Recurring in the series are Jordan Firstman as school counselor Gabe Wilson,[24][16] and Anjali Bhimani and Sophia Mahmud as Aunties Ruby and Zara.[25][26] Additional guest stars include Ali Alsaleh and Dan Carter as Aadam and Saleem, members of the Clandestines who wield a golden mace and powered whip, respectively;[16] and Vardah Aziz and Asfandyar Khan as Kamala's cousins Zainab and Owais, respectively.[22] Ryan Penagos, vice president and creative executive at Marvel New Media, has a cameo appearance as the cosplay competition host at AvengerCon.[27] Directors Adil El Arbi and Bilall Fallah make cameo appearances as a man in the mosque and one of the "Mosque Bros", respectively,[citation needed] while Amanat cameos during Aamir and Hillman's wedding,[28] and G. Willow Wilson cameos as herself as a TikTok commentator.[29] Brie Larson makes an uncredited cameo as Carol Danvers / Captain Marvel in the series finale's mid-credits scene.[30] A photo of Jameela Jamil as Titania, who stars as the character in the Disney+ series She-Hulk: Attorney at Law (2022), appears in the series; Jamil was unaware of its inclusion in Ms. Marvel until it aired.[31]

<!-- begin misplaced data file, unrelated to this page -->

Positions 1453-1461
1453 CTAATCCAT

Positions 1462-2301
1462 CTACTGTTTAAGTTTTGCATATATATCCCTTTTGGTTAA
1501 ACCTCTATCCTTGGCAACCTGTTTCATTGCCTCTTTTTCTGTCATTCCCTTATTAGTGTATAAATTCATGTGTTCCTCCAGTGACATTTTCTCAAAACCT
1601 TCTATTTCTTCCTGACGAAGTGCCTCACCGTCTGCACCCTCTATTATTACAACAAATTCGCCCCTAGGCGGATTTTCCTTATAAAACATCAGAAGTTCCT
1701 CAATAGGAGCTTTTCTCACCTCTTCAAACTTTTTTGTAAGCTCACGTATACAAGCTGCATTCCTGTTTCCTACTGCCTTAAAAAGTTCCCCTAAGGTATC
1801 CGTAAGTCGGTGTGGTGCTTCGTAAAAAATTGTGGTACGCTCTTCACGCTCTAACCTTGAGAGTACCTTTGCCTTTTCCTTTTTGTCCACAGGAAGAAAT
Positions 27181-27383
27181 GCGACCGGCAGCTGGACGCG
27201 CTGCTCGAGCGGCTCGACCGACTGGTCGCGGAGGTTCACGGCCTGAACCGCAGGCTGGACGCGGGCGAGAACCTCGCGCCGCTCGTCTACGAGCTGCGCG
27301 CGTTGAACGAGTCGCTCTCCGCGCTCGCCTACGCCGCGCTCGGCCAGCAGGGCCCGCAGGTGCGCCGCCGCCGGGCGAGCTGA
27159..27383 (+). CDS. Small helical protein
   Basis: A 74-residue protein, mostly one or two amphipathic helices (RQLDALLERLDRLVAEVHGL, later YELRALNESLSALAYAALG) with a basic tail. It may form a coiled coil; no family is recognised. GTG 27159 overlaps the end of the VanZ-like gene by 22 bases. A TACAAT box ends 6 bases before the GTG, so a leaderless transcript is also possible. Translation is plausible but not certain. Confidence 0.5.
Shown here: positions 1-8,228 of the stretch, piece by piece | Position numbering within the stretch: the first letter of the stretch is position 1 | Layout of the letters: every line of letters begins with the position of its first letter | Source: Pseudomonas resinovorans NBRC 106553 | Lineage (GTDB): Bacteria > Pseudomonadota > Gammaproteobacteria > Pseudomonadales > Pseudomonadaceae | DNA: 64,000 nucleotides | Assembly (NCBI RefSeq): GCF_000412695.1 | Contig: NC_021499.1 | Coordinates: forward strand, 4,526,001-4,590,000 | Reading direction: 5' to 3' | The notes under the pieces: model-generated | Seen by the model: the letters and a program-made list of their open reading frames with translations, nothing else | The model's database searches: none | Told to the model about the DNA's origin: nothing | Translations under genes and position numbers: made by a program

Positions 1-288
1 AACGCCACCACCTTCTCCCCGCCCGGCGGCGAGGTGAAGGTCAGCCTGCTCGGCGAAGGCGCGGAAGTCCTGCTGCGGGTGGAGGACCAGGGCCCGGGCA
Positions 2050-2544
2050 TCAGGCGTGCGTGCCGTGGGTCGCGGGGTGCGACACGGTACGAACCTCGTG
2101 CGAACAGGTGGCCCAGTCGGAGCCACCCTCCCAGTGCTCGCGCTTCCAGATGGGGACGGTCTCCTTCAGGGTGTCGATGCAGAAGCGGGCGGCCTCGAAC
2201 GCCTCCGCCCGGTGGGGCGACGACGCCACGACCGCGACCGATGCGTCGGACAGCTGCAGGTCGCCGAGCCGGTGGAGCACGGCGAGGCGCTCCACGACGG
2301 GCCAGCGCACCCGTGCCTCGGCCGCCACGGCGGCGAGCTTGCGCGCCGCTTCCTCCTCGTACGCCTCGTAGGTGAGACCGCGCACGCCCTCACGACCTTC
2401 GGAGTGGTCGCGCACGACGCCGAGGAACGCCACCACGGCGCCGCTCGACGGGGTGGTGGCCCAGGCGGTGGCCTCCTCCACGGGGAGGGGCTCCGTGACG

Episodes

No.TitleDirected byWritten byOriginal release date
1"Generation Why"Adil & BilallBisha K. AliJune 8, 2022 (2022-06-08)
Kamala Khan is a 16-year-old high schooler and fangirl of the Avengers, particularly Carol Danvers / Captain Marvel. After failing a driving test, Kamala and her best friend Bruno Carrelli finish her Captain Marvel cosplay for "AvengerCon" while avoiding her strict parents, Yusuf and Muneeba. Kamala receives a package from her grandmother Sana that includes a golden bangle which Muneeba says is junk. After failing to convince her parents to let her go to AvengerCon, Kamala sneaks out with Bruno to attend and takes the bangle as part of her cosplay. After getting there and dressing up, she puts on the bangle and it causes her to project constructs of cosmic energy. This inadvertently causes havoc, during which Kamala uses her powers to save her classmate Zoe Zimmer. Bruno rushes Kamala home, where a distraught Muneeba pleads with her to focus on her own life. In a mid-credits scene, Department of Damage Control (DODC) agents P. Cleary and Sadie Deever watch a video of Kamala's incident at AvengerCon and head to New Jersey to find and detain her.
2"Crushed"Meera MenonKate GritmonJune 15, 2022 (2022-06-15)